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Crochet wonder Jonah Larson branches into fashion under mentorship of designer Daniel Sheehan

From the From Tribune files: La Crosse crochet prodigy Jonah Larson's rise to fame series
Emily Pyrek
May 10, 2019
Jonah Larson and Daniel Sheehan
Crochet kid Jonah Larson has started his own fashion line under the guidance of Atlanta based designer Daniel Sheehan. Sheehan has been mentoring Jonah since the two developed a friendship in February.  

As a child, Daniel Sheehan gravitated toward arts and crafts with his mom over sports with his peers. So in young crochet prodigy Jonah Larson, who shares an equally close bond with his mother, Sheehan found a kindred spirit.

 

An Atlanta-based fashion designer with big-name clients — Kelly Clarkson and the Zac Brown Band among them — Sheehan began following 11-year-old Jonah’s story in February, after Sheehan’s vintage dealer in New York pulled up the La Crosse boy’s Instagram page, Jonah’s Hands, to show him.

 

“It was this little boy with this little voice saying, ‘Hello, crochet friends,’ and it stopped me in my tracks,” said 44-year-old Sheehan. “I showed my mom and I had tears in my eyes and she started crying. I sent a message to Jonah saying I wish he would have been my friend when I was 11 years old. ... Within 12 hours I had this beautiful response from Jonah.”

 

Today, the pair share more than a friendship.

 

Under Sheehan’s guidance, Jonah — who skyrocketed to fame after the La Crosse Tribune profiled the young speed crocheter in February — has created a fashion line of his own, branching off from a crochet-themed T-shirt collaboration between Jonah’s Hands and Sheehan Company.

 

Jonah’s line of clothing, available beginning May 19 at jonahhands.com, will feature his own designs, with slogans including “Crochet Away” and “Bro-chet.” A portion of the proceeds will go toward Roots Ethiopia, a nonprofit located in the country where Jonah was born, before being adopted as an infant by parents Jennifer and Christopher.

“Daniel has been a wonderful mentor for me — he taught me all the ropes about being a business owner,” Jonah said. “He’s become more than a fashion designer, he’s become my uncle and our minds fit together perfectly.”

The two started their communication through video chatting in February — Jonah showing off his crochet creations, Sheehan sharing his designs and even sending Jonah a bespoke orange henley.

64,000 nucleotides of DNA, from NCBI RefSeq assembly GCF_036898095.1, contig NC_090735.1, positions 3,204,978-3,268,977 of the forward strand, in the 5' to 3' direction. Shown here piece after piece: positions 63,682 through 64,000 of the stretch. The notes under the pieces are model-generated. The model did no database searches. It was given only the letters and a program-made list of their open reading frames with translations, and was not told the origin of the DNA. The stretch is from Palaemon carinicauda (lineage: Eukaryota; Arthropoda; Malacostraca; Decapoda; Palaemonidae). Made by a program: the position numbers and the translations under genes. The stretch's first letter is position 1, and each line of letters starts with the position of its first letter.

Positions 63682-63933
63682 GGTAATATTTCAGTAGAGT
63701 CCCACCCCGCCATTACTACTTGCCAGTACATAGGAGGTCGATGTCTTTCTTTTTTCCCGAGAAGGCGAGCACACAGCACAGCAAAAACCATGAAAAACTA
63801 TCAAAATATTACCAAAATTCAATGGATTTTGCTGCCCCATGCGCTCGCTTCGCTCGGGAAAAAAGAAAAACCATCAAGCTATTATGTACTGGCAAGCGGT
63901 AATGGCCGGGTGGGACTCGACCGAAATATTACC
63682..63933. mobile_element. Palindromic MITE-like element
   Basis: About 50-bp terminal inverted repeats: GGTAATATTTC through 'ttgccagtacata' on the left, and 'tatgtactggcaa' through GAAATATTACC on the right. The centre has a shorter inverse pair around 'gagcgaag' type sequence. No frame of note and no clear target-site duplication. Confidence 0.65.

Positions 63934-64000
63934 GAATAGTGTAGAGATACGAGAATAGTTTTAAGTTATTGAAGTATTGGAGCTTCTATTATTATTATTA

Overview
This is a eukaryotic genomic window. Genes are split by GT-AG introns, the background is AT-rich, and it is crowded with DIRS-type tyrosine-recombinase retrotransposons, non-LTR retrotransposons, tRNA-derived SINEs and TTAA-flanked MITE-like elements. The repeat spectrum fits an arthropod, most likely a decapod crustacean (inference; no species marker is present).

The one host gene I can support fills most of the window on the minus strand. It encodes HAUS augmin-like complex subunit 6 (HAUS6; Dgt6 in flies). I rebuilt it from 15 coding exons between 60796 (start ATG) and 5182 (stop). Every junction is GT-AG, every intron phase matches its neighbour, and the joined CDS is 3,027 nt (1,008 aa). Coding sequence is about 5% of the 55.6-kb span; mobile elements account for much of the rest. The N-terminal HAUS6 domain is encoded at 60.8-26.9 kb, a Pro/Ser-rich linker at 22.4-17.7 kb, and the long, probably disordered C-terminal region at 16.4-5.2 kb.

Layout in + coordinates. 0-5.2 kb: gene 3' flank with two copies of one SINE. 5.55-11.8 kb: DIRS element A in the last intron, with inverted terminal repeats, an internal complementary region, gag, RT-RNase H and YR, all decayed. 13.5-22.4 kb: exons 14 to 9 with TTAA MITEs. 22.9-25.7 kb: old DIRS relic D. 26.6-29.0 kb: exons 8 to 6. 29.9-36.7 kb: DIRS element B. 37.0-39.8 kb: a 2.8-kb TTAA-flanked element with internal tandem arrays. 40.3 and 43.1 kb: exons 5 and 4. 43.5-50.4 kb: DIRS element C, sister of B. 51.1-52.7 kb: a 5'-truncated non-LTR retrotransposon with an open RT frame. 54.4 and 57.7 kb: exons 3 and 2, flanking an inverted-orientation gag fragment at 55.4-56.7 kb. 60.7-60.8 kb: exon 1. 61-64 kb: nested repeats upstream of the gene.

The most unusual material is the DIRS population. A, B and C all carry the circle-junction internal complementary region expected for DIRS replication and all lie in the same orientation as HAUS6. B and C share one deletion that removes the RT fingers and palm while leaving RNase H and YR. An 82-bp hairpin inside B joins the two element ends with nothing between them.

“We had a common vernacular — we finish each other’s sentences. I heard him describe color and talk about silhouette with such passion,” says Sheehan, who invited Jonah and Jennifer to the Sheehan Company design room in Atlanta last month.

 

Jonah, precocious and articulate, greeted Sheehan’s staff by saying, “I want everyone to act with integrity today and do a good job, the best you can, and have fun.”

 

Admiring a tour jacket Sheehan had made, Jonah designed his own, with pockets for crochet hooks and themed patches. After wearing it on his TODAY show appearance April 26, “a little business was born for him,” Sheehan says.

 

“It’s about Jonah diversifying. Jonah has a message and it’s bigger than crochet,” Sheehan said. “He has a fearless approach to everything he does and he accomplishes the same thing with a crochet hook as he does with a T-shirt.”

The partnership between her son and Sheehan, who is helping the Larson family find a factory to produce the next batch of garments, is “magical,” Jennifer says.

 

“Jonah’s ability to design comes alive through this mentorship — fashion opens a whole new world for Jonah,” Jennifer said. “(Daniel) has donated an unbelievable amount of resources to us. He makes this really fun for Jonah — it’s not work.”

 

Sheehan, who has no children, had never taken on a young protege but found in Jonah a strength, sense of compassion and spirit of inclusivity — “He’s taken away the shame associated with going against gender rules” — that inspired him.

 

“He moved me. He changed my life,” Sheehan said. “He loves me with open arms and there’s no judgment. The strength of what the Larsons do and how they’ve taught Jonah loving and empathy is profound to me. I’ve learned to be a better person through Jonah.”

 

Sheehan has not, however, learned to be a better crocheter.

 

“I have to say,” Sheehan admits, “I’m not very good.”

 

For more information or to purchase clothing from Jonah’s Hands, visit https://jonahhands.com. To view Jonah’s crochet creations, visit www.facebook.com/jonahhands.

 

Emily Pyrek can be reached at emily.pyrek@lee.net.